John MacArthur, Jr., Editor — The Shepherd as Preacher: Delivering God’s Word with Passion and Power (Harvest House, 2015). Like Feed My Sheep, here is a collection of papers on the subject of pastoral ministry, as it pertains to preaching. What I like best about this book is how the authors take a specific text of the Bible, which pertains to preaching itself, and expound it for pastors to see the importance of preaching. Next to Famine in the Land, I have given more copies of this book away than any of the others. It is like getting the A-Team together and holding a pep rally for preaching the Word. I love how the authors are able to take the characters of the Bible and turn them into preaching pastors. This book is encouraging in a number of ways. If you sense your preacher may be struggling from the pulpit, this is the book for him. The A-Team will fire him up. Contributors include: MacArthur; Dever; Lawson; Sproul; Pennington; Holland; Montoya; and Mohler.
Jason C. Meyer — Preaching: A Biblical Theology (Crossway, 2013). Anyone who follows the pulpit ministry of John Piper must be worthy of our attention. Meyer may be a name unknown to my reader, but this book was a total surprise. I was in a Christian bookstore in Pasadena, probably dragging a bit, which is usually when I buy random books on preaching for a pick-me-up. This book picked me up. The biblical theology aspect is what sets the book apart from the ones listed above. A biblical theology is a walk through the Bible from Genesis to Revelation. It follows one topic the whole way. Looking at preachers and preaching this way was truly fascinating. After the preaching tour through the Bible, Meyer makes his argument for telling the story of the Bible in the spirit and pattern of the preachers of the Bible.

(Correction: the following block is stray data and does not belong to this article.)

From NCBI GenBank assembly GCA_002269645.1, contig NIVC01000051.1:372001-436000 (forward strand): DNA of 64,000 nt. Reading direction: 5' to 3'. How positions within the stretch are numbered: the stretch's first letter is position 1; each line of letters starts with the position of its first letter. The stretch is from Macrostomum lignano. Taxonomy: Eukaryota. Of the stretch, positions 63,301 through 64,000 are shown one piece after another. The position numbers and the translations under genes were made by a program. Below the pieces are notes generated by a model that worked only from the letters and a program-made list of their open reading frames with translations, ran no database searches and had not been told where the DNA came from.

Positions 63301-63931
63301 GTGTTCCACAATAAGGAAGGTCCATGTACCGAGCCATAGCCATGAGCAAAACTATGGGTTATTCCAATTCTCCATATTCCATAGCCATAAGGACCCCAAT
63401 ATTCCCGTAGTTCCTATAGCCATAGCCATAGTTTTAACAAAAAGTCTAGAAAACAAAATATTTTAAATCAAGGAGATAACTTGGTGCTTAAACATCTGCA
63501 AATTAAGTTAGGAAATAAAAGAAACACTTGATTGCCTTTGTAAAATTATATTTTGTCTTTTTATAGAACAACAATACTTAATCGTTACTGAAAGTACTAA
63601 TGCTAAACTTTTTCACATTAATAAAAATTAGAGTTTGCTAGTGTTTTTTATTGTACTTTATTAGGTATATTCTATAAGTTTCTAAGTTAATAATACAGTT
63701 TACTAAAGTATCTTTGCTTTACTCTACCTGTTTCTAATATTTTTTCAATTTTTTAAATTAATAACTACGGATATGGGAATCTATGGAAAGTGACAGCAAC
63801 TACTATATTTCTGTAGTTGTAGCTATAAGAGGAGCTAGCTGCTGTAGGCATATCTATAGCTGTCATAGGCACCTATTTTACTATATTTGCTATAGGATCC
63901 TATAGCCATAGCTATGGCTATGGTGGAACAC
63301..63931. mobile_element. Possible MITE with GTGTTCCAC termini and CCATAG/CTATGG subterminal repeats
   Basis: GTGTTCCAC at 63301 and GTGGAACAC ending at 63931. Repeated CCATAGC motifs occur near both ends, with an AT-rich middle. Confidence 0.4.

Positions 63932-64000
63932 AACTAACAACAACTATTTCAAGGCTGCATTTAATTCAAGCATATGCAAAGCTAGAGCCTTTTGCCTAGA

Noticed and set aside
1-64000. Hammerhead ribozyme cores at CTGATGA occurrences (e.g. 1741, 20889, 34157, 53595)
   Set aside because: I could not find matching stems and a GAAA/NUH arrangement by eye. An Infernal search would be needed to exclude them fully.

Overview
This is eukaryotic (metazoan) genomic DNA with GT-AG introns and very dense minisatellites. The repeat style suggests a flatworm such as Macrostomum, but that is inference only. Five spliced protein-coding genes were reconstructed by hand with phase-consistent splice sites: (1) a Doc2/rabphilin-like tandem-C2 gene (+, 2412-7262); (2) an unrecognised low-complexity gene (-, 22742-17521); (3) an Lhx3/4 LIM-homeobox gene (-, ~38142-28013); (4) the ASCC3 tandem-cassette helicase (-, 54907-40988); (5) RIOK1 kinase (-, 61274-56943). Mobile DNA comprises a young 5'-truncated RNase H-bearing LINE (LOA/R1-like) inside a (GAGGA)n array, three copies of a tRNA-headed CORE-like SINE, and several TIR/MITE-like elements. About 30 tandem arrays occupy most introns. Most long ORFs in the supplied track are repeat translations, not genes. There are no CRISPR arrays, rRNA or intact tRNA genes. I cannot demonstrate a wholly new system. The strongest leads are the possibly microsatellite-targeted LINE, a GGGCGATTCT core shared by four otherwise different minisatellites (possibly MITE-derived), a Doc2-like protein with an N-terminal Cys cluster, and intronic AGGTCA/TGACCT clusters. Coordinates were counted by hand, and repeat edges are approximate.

In summary, you have a list of good books on the subject of preaching. There are similarities and differences in how the authors approach the subject. As noted, this is hardly an exhaustive list. I simply went to my library and asked myself, “If I wanted to read ten books on preaching, today, which ten would I pull off this shelf?” I picked the ten, and as I was walking away, Spurgeon’s Lectures to My Students fell on my foot like a concrete block. It was like a prompt from heaven to remind me of the words of the prophet, “HOW BEAUTIFUL ARE THE FEET OF THOSE WHO BRING GOOD NEWS OF GOOD THINGS!”
David E. Norczyk
Spokane Valley, Washington
May 5, 2021